In Matthew you have some references to the last day. On that day, some will stand before him and say that they prophesied in his name, cast out demons in his name, and did many deeds of power in his name. They seem to recognize him, know his name, speak collectively as an organized group who apparently know him and operate under the authority and auspices of his name, and converse with him with confidence and a sense of membership in his movement.
Then there is the other group who stands before him on the last day. He thanks them for feeding him when he was hungry, giving him something to drink when he was thirsty, welcoming him when he was a stranger, clothing him when he was naked, taking care of him when he was sick, and visiting him when he was in prison. Their response is one of surprise! They ask him when they ever gave him something to eat, gave him a drink, welcomed him, clothed him, took care of him, or visited him in prison. They are told that whenever they did any of these things to the least of his people, they did it to him.
It unsettles me to consider that those who know his name, use his name, and are members of the organization under the name, that those who promote and are involved in religious and spiritual ministries with dynamic visible results, are the ones who are unknown by him. Their defense is their very recognizable and successful religious activity. They deal in prophesy (religious language), exorcism (purifying the world and the church), and deeds of power (triumphal living as a form of witness). In stark contrast, those who are considered blessed and are even called righteous are those who don't recognize him, have no defense at hand, and aren't involved in any recognizable religious activities. They deal in water, food, clothes, medicine and visits.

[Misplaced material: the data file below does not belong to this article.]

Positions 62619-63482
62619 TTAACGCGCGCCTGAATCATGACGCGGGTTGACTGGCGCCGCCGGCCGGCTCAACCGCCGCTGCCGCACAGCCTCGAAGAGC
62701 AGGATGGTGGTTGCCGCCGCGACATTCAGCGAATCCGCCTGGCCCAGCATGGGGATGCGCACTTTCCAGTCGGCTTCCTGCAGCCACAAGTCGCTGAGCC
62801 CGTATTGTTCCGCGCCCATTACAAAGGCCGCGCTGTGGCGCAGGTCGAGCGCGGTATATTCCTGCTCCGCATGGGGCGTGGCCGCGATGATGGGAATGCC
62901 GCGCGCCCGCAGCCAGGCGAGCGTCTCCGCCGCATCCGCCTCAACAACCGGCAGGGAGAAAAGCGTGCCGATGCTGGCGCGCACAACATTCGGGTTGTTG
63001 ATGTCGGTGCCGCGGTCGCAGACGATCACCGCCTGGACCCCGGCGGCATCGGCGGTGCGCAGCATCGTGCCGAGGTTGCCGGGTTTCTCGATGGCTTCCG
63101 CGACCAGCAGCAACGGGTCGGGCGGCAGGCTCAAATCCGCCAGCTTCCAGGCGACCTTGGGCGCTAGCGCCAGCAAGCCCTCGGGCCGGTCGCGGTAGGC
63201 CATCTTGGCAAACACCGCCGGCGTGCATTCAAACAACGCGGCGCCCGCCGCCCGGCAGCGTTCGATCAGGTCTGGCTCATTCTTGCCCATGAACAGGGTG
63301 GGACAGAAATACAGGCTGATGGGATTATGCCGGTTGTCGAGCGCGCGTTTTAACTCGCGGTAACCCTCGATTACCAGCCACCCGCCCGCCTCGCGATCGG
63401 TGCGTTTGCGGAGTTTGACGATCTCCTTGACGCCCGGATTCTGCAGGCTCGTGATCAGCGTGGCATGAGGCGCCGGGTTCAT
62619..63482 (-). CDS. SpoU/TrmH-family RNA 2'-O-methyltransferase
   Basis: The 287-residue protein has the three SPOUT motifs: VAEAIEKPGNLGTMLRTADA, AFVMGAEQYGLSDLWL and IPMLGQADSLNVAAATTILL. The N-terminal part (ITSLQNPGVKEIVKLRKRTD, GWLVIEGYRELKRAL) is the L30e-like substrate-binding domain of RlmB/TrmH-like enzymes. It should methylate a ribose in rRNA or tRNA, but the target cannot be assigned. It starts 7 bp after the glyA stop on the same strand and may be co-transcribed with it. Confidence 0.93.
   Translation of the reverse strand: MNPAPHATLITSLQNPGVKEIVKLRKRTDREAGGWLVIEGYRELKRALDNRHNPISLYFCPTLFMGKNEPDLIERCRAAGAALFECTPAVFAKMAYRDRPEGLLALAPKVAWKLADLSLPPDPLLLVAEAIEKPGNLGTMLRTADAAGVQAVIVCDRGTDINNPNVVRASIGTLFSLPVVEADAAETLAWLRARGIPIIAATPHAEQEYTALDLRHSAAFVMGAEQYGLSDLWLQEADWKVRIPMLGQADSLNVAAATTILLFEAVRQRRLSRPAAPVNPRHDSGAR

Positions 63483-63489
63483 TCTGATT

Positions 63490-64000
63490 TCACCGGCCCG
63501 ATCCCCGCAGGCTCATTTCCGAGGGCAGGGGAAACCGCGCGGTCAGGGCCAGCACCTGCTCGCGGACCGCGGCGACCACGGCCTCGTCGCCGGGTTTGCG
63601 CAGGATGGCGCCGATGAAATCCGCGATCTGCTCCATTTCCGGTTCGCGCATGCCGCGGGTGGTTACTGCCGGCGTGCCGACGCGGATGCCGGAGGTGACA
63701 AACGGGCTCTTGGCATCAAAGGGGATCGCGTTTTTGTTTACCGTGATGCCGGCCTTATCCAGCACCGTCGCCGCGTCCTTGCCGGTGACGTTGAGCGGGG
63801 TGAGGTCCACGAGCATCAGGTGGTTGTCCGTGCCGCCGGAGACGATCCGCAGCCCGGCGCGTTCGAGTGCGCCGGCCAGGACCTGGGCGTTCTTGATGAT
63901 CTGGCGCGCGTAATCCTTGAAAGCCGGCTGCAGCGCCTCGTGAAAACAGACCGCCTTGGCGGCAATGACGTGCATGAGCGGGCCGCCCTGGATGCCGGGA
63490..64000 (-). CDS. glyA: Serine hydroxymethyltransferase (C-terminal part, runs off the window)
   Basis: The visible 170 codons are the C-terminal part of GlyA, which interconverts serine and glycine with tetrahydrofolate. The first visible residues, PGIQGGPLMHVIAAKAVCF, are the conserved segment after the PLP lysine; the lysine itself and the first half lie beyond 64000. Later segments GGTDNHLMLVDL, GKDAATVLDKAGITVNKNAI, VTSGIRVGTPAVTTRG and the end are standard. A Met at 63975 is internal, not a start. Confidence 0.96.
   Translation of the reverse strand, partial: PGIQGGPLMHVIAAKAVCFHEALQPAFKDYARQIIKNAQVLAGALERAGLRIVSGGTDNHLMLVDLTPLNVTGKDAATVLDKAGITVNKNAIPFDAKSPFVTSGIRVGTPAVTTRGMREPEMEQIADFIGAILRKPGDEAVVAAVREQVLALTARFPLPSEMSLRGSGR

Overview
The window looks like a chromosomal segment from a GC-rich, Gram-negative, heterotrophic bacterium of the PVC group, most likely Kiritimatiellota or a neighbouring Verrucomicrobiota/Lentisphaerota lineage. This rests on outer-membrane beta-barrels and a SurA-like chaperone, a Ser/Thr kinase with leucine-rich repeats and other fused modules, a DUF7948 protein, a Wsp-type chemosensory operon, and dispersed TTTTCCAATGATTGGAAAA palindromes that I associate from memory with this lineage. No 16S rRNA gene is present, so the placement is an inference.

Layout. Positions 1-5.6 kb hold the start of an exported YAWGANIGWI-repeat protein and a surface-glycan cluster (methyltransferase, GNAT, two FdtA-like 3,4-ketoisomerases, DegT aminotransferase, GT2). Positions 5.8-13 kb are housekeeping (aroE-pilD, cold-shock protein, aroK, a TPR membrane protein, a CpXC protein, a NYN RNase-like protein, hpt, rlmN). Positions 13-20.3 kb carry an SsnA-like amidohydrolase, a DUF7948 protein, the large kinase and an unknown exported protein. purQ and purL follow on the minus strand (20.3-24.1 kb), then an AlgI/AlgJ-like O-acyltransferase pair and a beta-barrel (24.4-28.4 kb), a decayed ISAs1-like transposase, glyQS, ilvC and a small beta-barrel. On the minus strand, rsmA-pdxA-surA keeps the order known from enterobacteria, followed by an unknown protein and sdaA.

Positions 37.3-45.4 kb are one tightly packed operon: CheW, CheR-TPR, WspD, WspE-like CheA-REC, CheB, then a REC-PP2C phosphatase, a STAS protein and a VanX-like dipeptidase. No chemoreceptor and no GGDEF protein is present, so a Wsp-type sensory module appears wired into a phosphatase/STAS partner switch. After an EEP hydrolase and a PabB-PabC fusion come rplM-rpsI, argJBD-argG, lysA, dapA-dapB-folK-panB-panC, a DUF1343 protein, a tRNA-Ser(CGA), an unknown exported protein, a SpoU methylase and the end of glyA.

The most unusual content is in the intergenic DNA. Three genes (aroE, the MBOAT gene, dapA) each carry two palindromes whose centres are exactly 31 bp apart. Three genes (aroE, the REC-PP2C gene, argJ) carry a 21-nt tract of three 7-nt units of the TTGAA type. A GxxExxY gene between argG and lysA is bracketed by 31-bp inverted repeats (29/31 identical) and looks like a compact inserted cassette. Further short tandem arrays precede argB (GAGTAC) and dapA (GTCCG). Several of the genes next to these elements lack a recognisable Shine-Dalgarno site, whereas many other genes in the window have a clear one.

It unsettles my thinking, my religion and my spirituality when I realize that adherence to a religion, participation in its efforts, and familiarity with God may have nothing to do with being righteous. It is just as unsettling to think that simply caring for others on the physical and even unspiritual level is righteousness. It pulls me down from spiritual preoccupations to the level of earth, body, flesh, and the physical well-being of all people everywhere. It's almost like the first group was consciously and intentionally trying to change things. The second were, without agenda or program, simply kind and generous with the people around them.
The fine art photograph is the creation of my friend Jorgen Klausen
on his trip to India.